Topic: Taito Kageki Repair Log  (Read 3198 times)

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Offline Womble

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Taito Kageki Repair Log
« on: June 07, 2010, 10:46:15 AM »
Had a few more Left jump left 1P boards in lately, the ones that had been stored somewhere damp, the first two I looked at were just rotten, corrosion everywhere, wrecked customs, wrecked PCB tracks, totally beyond repair. The third out of the pile was Kageki, a weird-arse Japanese fighting game from Taito



It had some signs of having been somewhere damp, a few chips had very dull oxidised pins, a couple with patches of rust too, but the main give away was a large sticker that had got so wet all the ink had run.



Anyway - fired it up and got a blank screen with scrolling patterns of yellow lines, this was actually a good sign as it suggested the video generation portion of the board was still alive and kicking, just that it was being fed crap, probably.



Visually the board was not bad, a bit dusty and but other than the oxidised chip legs...



...there was no physical damage, someone had re soldered a couple of resistor networks and touched up random joints here and there, presumably trying to shot gun fix it.

The first check was that the Z80s were getting a clock signal on pin 6, due to the degree of oxidation on the chip legs it was pretty hard to even get the scope probe to make contact, but in the end all clocks were present. The RESET pin on a single Z80 was bouncing however, which is the watchdog circuit resetting what it sees as a crashed board, the other Z80s were not in reset or halt mode, but were doing nothing.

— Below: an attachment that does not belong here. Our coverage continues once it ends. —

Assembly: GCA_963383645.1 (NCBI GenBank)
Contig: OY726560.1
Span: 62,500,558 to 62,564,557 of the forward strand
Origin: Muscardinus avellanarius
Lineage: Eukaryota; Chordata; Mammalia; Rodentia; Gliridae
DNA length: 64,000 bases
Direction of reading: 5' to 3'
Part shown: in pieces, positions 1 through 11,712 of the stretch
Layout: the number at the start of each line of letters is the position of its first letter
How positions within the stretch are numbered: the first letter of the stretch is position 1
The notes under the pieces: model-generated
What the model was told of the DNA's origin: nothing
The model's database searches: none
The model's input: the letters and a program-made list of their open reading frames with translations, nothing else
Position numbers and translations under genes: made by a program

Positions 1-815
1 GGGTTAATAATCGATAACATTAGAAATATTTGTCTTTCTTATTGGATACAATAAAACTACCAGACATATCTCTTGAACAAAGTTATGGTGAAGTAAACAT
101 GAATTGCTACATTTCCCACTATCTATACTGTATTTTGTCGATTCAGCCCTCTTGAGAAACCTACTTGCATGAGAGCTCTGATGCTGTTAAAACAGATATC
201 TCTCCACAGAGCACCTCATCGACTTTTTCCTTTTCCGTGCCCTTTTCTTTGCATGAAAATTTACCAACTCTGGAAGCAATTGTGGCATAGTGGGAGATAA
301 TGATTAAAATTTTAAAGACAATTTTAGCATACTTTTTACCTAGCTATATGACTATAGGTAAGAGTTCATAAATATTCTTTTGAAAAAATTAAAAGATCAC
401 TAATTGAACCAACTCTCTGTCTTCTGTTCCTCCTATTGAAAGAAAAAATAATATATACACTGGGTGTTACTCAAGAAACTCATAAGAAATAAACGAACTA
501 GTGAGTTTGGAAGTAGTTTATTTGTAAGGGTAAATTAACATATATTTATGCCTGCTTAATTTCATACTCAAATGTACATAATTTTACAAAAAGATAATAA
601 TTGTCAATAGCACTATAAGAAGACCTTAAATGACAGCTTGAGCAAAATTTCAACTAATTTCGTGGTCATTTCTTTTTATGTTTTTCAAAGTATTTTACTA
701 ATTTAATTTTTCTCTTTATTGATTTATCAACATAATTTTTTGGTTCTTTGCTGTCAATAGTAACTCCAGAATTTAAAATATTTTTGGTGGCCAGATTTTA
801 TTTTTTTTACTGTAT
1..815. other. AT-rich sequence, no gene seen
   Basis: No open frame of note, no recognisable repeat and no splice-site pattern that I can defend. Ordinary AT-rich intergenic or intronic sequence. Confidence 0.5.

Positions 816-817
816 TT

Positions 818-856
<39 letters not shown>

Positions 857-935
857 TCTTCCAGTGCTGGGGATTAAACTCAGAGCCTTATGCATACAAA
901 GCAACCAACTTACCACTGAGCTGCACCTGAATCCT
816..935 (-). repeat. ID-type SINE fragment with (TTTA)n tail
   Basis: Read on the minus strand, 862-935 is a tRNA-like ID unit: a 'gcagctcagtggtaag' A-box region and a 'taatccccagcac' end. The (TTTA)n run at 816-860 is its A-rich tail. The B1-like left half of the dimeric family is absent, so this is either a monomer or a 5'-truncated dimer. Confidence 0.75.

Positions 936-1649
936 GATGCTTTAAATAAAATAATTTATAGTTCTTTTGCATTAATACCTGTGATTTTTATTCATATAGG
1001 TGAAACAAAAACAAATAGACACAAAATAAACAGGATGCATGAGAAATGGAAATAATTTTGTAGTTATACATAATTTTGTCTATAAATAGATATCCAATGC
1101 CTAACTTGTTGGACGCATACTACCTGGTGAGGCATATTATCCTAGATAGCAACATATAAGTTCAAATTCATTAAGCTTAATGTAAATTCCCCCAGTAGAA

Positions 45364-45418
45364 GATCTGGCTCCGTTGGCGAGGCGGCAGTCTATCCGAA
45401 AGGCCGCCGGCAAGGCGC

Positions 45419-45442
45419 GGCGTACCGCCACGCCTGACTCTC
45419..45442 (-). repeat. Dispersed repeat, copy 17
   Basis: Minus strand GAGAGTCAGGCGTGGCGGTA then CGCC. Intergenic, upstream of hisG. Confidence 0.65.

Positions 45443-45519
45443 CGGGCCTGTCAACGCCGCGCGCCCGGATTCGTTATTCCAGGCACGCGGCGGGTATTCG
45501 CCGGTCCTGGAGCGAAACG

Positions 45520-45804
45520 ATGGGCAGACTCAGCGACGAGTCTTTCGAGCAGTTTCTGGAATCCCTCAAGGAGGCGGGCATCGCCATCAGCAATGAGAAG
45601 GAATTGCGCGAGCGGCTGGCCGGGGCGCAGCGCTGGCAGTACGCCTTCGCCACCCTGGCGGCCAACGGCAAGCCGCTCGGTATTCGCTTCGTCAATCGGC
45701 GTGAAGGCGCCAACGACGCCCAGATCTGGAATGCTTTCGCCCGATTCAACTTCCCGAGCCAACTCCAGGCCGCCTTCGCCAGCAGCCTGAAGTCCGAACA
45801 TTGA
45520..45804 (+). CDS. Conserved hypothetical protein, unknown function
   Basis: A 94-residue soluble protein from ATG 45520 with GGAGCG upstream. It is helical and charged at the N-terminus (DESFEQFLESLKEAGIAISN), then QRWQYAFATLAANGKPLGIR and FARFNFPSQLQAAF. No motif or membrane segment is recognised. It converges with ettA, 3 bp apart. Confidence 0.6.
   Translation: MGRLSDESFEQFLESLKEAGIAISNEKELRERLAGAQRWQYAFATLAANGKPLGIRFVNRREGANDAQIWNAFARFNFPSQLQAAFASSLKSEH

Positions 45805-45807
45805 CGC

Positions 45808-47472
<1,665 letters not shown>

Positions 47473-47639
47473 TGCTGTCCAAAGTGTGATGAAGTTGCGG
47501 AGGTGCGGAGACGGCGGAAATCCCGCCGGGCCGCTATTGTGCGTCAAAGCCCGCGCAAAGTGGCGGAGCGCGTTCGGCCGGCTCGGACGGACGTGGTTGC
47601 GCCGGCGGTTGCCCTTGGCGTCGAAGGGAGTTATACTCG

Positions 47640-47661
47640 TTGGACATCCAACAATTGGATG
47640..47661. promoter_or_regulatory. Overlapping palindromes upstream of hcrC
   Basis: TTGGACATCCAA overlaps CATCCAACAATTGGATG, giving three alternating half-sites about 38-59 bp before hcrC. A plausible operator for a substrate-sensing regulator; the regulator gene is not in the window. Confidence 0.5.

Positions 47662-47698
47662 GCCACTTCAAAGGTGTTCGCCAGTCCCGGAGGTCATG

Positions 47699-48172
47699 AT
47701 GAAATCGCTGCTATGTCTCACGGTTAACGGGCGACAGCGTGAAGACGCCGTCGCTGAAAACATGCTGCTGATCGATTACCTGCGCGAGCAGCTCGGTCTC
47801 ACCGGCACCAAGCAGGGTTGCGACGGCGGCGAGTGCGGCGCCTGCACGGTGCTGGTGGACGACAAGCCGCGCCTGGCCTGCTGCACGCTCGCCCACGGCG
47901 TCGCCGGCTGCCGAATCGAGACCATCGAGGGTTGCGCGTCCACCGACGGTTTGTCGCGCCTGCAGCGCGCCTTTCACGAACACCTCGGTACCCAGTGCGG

With a board that's has oxidation evident its likely that all the socketed chips will need to be pulled and reseated, the oxide layer eventually breaks the connection between the pins and the socket, and a reseat scratches it away. It is also a good time to dump the ROMs and compare them to MAME set. The names on the PROMs didn't match the US or Jap MAME set but it was clear who was who, a bank of 8 PROMs for the gfx data, 2 PROMs for the pair of Z80s acting as the main CPUs and a single PROM for the audio CPU.

The main system RAM was also socketed which is unusual, but it meant I could put the chip through my external tester. I had no reason to suspect it and wouldn't have desoldered but it was just too easy to rule out.

Initially I didn''t get very far with dumping the ROMs, the sound CPU PROM was not recognised, neither was one of the main CPU PROMs, thankfully the second one was so I could at least find out what the other half of the data pair was likely to be called. I ignored the gfx data proms as these would mess up the game graphics if they were faulty, they would not stop the board booting. I replaced the faulty PROMs with a couple of 27c512 EPROMs burnt with the right data...



... once these were on board I powered it up and got the exact same fault.  >:(

With the software confirmed and the ROMs reseated the next step was back to the CPU. Assuming the one being reset was the master of the paired Z80s (or at least the one that boots first) I went round all the pins...



...it was doing absolutely sod all, no life anywhere. At this point my WCF (well calibrated finger) detected that the chip was stone cold, the other Z80s although doing nothing were at least warm. A cold Z80 that has clock and has been on for a few mins is a dead Z80, so I desoldered it...



...whacked it into my Galaxians PCB that has a ZIF socket on it to act as a Z80 tester confirmed it, totally dead.